MUSCAT: Donning a face mask has become a habit thanks to stiff penalties but we are yet to learn to properly discard them. As single-use face masks are not recyclable, they should be properly put in bins or sealed in zipper bags before disposing.
Dumping used masks and gloves in beaches, streets and pavements pose serious health hazards not only to humans, but also to the environment, especially marine life.
In the Sultanate, except for littering, no harsh penalties or fines are imposed on indiscriminate disposal of personal protection equipment (PPE). Instead, the authorities are making efforts to create awareness among people about the adverse effect from the menace.
The Ministry of Health, Muscat Municipality, the Environment Authority, along with other entities have been emphasizing on the need for proper disposal of face masks, gloves, body suits to avoid harming public health.
The Ministry of Health is pursuing best practices to manage medical waste to achieve the intended goals of this programme by developing plans and policies, as well as unifying all efforts to preserve the safety of everyone from risk of exposure through training and raising awareness among health workers.
Be'ah, the state-owned waste management company, has circulated to all health institutions in the Sultanate the importance of following guidelines for separating the waste related to COVID-19 from the rest of the medical waste in accordance with the latest international standards recommended by the WHO.
It is also taking all the precautionary procedures to ensure health and safety of personnel dealing with healthcare waste.
Along with the authorities, several social media users have also started voicing their concern and anger over tossing masks and gloves in public places.
“It’s great everyone’s staying protected, but please dispose of your gloves and masks properly in the litter bins after you’re done with them, not in the parking lot or other places. Someone, somewhere will have to clean up after you— let’s take care of each other,” reads a Facebook post.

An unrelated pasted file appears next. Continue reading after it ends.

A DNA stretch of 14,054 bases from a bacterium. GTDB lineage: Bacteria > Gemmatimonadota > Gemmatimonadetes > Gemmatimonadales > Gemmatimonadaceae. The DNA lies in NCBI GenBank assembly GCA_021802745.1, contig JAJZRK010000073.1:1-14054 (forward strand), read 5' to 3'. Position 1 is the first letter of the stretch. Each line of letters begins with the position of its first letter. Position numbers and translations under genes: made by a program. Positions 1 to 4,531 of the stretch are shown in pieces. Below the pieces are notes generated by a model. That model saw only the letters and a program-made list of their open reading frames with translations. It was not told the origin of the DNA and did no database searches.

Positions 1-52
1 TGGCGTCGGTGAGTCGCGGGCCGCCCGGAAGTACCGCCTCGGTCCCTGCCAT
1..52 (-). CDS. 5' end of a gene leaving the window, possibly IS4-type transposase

Their ire was expressive in some of the twitter posts, "Please stop littering, this is making more work and worry for the people having to pick up this trash, “Don’t be thoughtless,” “Don’t leave your face masks and gloves in the shopping carts or parking slots...”
With the COVID-19 pandemic spreading unabated, the spotlight is now on medical waste treatment management and how effective their measures are. While health institutions and private waste management companies are already stepping up their coronavirus-specific decontamination services, it is also equally important for governments to step up and find solutions quickly against the environmental impact of the pandemic.
Face masks and gloves are often found floating on the sea threatening the marine environment; some are left behind by beach users, others are washed in by the waves.
To this, nature lovers expressed their concern with tweets like, “This is a growing environmental hazard. The PPE is intended to help us fight a public health challenge, not create a plastic pollution problem”.
According to Earth.org, the disposal of masks along with other items in the PPE, empty hand sanitizer bottles and soiled tissue papers will lead to a massive trail of clinical waste in the environment.
Used masks and gloves add to an already significant problem: At least eight million tons of plastic end up in the oceans every year, making up 80 per cent of all marine debris.
According to the WHO’s health guidelines, soiled tissues and used face masks must be thrown only into lidded litter bins, while any medical gear used by affected patients and hospital staff must be sterilised and burnt at high temperatures in dedicated incinerators.
Having said, it is each individual’s responsibility to follow the necessary guidelines while disposing of their masks and other medical gear. After all, it is only through mutual empathy and goodwill that we will see the world emerge stronger from this global pandemic.